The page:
III. Search of Vehicle and Cell Phones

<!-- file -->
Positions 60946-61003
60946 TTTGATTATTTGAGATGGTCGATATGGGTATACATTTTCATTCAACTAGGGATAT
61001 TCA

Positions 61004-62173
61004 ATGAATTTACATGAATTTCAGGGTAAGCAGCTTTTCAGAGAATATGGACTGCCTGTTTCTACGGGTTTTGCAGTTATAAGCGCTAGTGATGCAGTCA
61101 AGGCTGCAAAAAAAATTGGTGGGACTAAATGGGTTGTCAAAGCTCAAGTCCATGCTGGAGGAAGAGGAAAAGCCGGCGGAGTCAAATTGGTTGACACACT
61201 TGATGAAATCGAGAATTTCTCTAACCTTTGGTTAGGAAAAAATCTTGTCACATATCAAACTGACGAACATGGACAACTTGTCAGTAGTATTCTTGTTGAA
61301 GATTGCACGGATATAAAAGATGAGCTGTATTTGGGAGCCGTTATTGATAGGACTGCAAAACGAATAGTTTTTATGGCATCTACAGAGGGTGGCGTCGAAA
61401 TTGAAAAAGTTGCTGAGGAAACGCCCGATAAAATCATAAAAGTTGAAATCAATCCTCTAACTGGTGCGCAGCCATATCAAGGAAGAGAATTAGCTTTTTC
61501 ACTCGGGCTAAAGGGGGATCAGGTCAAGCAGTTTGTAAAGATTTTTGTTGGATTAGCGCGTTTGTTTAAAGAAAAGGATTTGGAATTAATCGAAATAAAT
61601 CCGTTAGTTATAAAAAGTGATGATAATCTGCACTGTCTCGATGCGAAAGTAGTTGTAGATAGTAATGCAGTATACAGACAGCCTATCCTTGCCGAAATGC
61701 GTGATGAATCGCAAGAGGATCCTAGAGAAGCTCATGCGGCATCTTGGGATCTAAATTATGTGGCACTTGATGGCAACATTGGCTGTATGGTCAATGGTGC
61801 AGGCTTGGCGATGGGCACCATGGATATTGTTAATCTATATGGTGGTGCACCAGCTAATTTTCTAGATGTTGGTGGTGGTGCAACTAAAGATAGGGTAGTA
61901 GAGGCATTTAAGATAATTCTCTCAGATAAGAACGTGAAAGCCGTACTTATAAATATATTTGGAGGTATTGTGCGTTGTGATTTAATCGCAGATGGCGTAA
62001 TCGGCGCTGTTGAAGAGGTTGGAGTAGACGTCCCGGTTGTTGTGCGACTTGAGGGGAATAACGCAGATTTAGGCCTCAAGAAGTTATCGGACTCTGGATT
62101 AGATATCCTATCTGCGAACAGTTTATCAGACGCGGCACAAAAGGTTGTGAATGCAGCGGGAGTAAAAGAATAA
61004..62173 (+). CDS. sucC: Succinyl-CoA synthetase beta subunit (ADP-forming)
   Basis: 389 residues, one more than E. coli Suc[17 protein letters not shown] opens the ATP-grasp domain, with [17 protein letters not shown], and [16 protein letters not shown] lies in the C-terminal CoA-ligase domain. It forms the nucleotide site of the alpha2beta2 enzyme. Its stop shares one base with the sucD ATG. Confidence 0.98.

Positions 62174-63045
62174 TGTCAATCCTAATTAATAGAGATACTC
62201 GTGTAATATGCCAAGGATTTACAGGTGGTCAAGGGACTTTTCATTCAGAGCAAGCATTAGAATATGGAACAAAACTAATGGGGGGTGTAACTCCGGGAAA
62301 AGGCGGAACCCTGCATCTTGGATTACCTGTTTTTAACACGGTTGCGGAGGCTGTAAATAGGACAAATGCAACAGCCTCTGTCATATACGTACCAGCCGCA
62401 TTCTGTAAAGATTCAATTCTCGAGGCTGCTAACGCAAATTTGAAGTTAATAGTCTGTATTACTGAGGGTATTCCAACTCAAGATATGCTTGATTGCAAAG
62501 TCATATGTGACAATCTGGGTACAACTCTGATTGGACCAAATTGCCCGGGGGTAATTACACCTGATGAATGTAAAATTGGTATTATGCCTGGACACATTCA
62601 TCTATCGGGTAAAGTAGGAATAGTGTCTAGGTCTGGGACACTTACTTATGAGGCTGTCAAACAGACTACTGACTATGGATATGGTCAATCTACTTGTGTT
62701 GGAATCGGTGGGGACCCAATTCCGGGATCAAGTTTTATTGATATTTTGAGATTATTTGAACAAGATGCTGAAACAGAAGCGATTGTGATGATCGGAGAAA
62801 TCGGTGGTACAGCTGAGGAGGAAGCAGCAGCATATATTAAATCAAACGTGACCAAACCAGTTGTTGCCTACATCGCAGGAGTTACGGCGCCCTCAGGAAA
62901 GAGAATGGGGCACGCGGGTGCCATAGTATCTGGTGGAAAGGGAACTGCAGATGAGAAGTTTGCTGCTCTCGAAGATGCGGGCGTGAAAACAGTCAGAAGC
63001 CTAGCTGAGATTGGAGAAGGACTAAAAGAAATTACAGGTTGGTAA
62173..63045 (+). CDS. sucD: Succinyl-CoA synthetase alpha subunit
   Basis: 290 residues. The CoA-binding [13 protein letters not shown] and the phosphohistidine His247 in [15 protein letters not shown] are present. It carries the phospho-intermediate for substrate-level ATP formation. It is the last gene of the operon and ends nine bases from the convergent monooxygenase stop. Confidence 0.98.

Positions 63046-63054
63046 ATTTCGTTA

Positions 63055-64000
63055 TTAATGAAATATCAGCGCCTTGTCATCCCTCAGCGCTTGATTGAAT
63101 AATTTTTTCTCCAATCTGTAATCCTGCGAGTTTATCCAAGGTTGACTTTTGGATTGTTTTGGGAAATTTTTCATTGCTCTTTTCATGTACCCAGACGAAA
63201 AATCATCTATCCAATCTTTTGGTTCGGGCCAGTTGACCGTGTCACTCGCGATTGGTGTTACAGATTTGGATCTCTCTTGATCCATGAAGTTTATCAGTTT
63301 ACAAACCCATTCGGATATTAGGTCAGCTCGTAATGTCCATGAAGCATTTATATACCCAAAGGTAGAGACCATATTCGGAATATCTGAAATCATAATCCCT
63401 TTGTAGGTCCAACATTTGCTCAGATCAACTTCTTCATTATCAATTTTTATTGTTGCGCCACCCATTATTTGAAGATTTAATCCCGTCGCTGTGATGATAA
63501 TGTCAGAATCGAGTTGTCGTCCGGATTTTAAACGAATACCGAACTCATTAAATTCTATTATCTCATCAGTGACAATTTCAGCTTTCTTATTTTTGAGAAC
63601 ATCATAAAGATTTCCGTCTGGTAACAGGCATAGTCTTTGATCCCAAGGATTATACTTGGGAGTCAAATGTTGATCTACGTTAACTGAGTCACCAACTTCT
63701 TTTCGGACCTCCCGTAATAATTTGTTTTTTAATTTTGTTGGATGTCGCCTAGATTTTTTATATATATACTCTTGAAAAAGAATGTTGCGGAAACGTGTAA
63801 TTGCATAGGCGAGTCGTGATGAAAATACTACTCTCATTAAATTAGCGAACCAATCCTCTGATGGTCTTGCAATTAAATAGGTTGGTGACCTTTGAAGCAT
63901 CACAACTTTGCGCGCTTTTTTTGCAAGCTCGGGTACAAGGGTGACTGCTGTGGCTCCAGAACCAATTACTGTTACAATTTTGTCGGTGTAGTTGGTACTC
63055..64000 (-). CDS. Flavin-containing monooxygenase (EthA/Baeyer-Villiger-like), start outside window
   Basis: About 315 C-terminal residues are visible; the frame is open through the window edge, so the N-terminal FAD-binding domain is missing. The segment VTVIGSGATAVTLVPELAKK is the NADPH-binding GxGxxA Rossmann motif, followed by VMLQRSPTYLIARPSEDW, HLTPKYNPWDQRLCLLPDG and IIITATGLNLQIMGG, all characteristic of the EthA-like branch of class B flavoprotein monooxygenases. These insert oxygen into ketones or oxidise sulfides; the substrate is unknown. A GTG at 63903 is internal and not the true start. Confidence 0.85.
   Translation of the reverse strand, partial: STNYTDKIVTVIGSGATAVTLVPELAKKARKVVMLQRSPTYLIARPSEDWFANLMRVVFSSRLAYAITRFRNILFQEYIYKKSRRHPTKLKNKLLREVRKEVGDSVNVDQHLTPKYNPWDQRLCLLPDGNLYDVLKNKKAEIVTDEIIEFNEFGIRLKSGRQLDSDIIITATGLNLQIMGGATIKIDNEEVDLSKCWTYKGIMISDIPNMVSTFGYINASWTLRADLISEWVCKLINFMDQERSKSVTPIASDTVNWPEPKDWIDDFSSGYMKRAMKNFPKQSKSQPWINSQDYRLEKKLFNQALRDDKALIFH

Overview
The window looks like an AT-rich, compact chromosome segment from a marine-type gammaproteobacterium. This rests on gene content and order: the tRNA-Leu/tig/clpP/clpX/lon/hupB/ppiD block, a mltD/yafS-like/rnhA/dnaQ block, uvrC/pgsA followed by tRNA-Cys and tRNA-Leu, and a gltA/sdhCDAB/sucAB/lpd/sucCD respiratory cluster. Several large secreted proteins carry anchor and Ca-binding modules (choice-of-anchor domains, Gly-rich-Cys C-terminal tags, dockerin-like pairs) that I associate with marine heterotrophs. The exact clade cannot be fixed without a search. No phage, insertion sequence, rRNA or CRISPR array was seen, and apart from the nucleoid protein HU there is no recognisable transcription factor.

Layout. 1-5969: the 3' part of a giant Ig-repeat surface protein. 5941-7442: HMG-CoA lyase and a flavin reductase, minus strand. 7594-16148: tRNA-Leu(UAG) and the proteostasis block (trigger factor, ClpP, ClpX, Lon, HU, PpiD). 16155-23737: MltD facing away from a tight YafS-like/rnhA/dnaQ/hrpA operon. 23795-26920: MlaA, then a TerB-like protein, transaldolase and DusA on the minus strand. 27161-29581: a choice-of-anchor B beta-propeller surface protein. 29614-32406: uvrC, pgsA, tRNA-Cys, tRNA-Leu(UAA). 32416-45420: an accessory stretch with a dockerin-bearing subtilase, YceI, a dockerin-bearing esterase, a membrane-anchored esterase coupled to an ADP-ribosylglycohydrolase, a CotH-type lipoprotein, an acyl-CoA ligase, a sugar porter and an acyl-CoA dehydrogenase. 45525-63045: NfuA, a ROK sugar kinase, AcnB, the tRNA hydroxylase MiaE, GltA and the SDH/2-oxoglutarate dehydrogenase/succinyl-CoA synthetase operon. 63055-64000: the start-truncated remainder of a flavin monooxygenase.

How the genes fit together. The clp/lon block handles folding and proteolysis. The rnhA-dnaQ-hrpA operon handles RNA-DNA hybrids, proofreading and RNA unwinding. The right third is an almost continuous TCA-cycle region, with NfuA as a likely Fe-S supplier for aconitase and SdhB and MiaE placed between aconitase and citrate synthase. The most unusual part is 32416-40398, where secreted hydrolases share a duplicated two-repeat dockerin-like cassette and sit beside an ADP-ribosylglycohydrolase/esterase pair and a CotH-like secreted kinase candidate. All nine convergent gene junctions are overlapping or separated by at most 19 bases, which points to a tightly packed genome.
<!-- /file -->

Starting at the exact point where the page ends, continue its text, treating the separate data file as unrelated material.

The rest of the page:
Upon receiving consent to search the car, Albright returned to the Cadillac where he questioned the three remaining passengers while the backup officer remained with Savard. These passengers were identified as Co-Defendants Mayo, Denzlie Boston, and Samantha Freda. Albright directed the three passengers to exit the vehicle and asked for consent to search their individual persons. All three consented and were searched; no incriminating evidence was found. Mayo, Boston, and Freda then waited on the side of the road while Albright searched the car. While searching the vehicle, Albright found "green leafy plant material, " additional "blunt guts" on the rear seat, and what he suspected to be a "marijuana roach." Albright Aff. 2-3. He also found a backpack containing three empty heroin bags and a metal spoon. Hidden behind the lining in the trunk, he found a square package wrapped in brown packaging tape "consistent with how narcotics are packaged in bulk." Id. at 3. He opened the package to find smaller wax paper bags also consistent with packaging for heroin. The wax paper bags contained a tan powder that appeared to be heroin. Suppression Hr'g Tr. 42:13-16, Sept. 12, 2013. At the time, Albright estimated that the vehicle contained about a kilo of heroin. He proceeded to place all four occupants of the vehicle under arrest. Albright seized four cell phones from the vehicle along with multiple charging cords, including two of Mayo's cell phones, both smartphones.[3]